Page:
Monday, May 9, 2011

Beyond the Sport of Cycling

Memories from October 2010

Team HTC-Columbia (now HTC-Highroad) lured me to the rolling hills and happy cows of Central California for the SLO GranFondo on October 23rd. Having crowded around the HTC bus at races like the Tour of California, I was hoping for a hometown glimpse of this exciting American team. What I got was an inspiring reminder of how cycling leads to ideas and experiences beyond the sport.

That giant inflatable gorilla wearing a white HTC kit is the first to greet me in Mission Plaza. About 20 feet tall with burly arms raised in victory, he signals the presence of San Luis Obispo’s winning home team. Team HTC is based in this cozy town of about 43,000 tucked among small farms and wineries. The landscape often resembles the French countryside, where the team has consistently crushed the competition and added to the world’s most winning record in 2010.

I volunteered to help out with the race and get busy checking in riders, who gather before sunrise. Over 600 amateurs join five HTC pros for this one-day race that starts and ends in front of the mission. Men and women, aged 8 to 75, roll up to the start line. The cyclists pin on their race numbers, secure time chips to their shoes, and make last-minute pit stops. Volunteers are focused on serving hot coffee, distributing route maps, and answering questions about rest stops and raffle tickets. The plaza is buzzing on this quiet, misty morning.

The riders have come from as far away as New York and Tennessee, a full 85% from outside the county, say the organizers. They came to ride the picturesque route and meet the HTC players. Today, the pros include Tejay Van Garderen, who finished third at the Dauphine in June and made his Grand Tour debut at the Vuelta last month. He is joined by Kim Anderson, Lucas Euser, German Road Champion Ina-Yoko Teutenberg, and US Time Trial Champion Evelyn Stevens. I later hear that Stevens had a wisdom tooth pulled just six days ago, but she is all smiles.

Soon, the riders are off on the Gran Fondo—100 miles, Medio Fondo—45 miles, or Piccolo Fondo—25 miles. They ride out of town, past the small fishing boats in Morro Bay to the long flats of Highway 1. Rolling between green hillsides, they reach the oceanfront cliffs of San Simeon, at the foot of Hearst Castle, then turn south for the road back home. At rest points along the way, volunteers hand out home-baked cookies and other food for refueling. One stop is the HTC headquarters, a few non-descript buildings between farms. The neighbor’s three large brown cows look on as the cyclists roll by.

With the riders on the road, the activity continues at the start/finish line, where the afternoon entertainment is being set up. As we set up another booth, I learn from one of the other volunteers that she is here because of Alpha, the non-profit organization benefiting from the race. Then another volunteer starts talking about Alpha, then another. Turns out, most of the 212 volunteers are here for Alpha. They tell me about the services Alpha provides as a pregnancy and parenting support center—counseling for post-partum depression, breastfeeding classes, donated maternity and baby clothes, other projects. They have 85 women on their waiting list for donated cribs. The group has supported over 700 women so far this year, most of them low income. The SLO GranFondo will bring in about $40,000 for this 30-year-old organization that has an annual budget of just $140,000. I begin to wonder how this little non-profit got hooked up with one of the world’s most prestigious cycling teams.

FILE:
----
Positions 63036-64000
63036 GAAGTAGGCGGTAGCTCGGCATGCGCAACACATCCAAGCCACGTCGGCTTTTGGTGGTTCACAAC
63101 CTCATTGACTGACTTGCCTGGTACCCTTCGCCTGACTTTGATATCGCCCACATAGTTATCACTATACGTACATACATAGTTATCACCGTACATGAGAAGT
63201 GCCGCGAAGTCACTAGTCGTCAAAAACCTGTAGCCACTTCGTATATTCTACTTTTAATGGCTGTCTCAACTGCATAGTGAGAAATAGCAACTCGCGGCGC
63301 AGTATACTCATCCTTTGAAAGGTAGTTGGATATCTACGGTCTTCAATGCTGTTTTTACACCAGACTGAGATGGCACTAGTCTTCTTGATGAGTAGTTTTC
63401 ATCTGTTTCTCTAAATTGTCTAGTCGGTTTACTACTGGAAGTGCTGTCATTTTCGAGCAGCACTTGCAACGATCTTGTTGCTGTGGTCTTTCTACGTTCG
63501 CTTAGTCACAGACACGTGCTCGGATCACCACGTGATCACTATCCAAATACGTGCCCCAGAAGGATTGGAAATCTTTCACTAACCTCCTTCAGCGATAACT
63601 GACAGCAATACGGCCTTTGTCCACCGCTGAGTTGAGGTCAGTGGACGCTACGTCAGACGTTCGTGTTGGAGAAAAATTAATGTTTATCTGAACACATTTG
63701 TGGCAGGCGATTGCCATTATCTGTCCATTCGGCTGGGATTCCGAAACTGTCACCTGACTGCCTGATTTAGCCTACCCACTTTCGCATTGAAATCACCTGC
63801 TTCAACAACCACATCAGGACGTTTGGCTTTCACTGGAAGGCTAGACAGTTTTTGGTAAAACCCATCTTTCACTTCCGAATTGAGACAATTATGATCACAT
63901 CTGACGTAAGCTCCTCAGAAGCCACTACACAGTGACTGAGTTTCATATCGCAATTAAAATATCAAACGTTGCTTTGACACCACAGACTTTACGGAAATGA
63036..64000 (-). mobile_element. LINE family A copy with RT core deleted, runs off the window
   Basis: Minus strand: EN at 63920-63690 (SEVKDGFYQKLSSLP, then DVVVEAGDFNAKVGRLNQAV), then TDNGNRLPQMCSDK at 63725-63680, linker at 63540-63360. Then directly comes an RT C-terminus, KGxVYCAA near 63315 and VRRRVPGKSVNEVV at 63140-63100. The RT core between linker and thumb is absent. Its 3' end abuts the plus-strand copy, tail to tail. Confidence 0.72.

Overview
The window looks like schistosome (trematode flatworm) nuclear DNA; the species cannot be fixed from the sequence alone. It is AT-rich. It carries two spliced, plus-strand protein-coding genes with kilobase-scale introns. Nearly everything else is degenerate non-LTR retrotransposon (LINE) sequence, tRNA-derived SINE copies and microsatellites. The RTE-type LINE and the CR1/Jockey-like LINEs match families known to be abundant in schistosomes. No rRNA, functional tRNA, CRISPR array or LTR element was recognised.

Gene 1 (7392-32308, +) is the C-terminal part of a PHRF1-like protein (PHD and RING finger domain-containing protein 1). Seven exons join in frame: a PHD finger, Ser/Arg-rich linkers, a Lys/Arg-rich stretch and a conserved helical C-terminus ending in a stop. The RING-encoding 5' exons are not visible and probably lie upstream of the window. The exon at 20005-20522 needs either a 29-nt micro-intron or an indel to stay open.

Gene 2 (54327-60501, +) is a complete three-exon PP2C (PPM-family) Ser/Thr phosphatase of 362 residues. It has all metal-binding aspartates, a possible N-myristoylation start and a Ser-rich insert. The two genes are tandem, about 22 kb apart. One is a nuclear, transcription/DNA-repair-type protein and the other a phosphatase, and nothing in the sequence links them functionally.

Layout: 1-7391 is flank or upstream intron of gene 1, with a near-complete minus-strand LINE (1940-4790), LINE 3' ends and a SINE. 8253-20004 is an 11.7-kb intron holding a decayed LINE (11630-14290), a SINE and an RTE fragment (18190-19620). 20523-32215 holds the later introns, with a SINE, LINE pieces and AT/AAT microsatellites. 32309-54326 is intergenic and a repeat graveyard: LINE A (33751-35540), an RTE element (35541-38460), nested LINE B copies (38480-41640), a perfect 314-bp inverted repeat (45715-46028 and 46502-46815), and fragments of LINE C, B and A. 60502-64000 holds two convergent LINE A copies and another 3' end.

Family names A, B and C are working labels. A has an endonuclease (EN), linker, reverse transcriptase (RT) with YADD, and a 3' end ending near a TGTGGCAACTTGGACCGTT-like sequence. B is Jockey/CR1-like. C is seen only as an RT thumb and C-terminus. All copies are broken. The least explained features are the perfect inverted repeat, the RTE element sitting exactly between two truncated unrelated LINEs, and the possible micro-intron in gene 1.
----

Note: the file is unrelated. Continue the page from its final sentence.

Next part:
As the riders start to roll in, the banjo music starts, and silent auction bids grow for a helmet worn by Mark Cavendish. The cyclists are pleased with the race and surprised that it was organized by a non-profit focused on mothers and babies. They drink iced tea in the afternoon sun and talk about the route. Chatting with the volunteers, I learn that one board member—Tess—is somehow connected to the team, helping launch the race last year and expand it this time around.

Tess Stapleton & Evelyn Stevens
This is Tess Stapleton, a retired maternal and child nurse. Her husband is Bob Stapleton, owner of HTC. As riders keep crossing the finish, Tess tells me about her passion—helping mothers and babies. She joined the board of Alpha several years ago and is hands-on with several classes on pregnancy and parenting. The bike race came up when the board was brainstorming ideas to establish an endowment for Alpha. Tess greets Evie Stevens as she passes under the finish line balloons, as well as family in town for the race. Her husband is also greeting friends and neighbors.

Now I get it. Helping babies is Tess’s passion, as it is for the other volunteers. A California bike race with pro riders can fund that passion. Cycling is a great sport and a fun pastime. It can also lead to new experiences off the bike. I came to see San Luis Obispo’s hometown team, and next time, I will be back with a friend’s crib to donate for that long waiting list.

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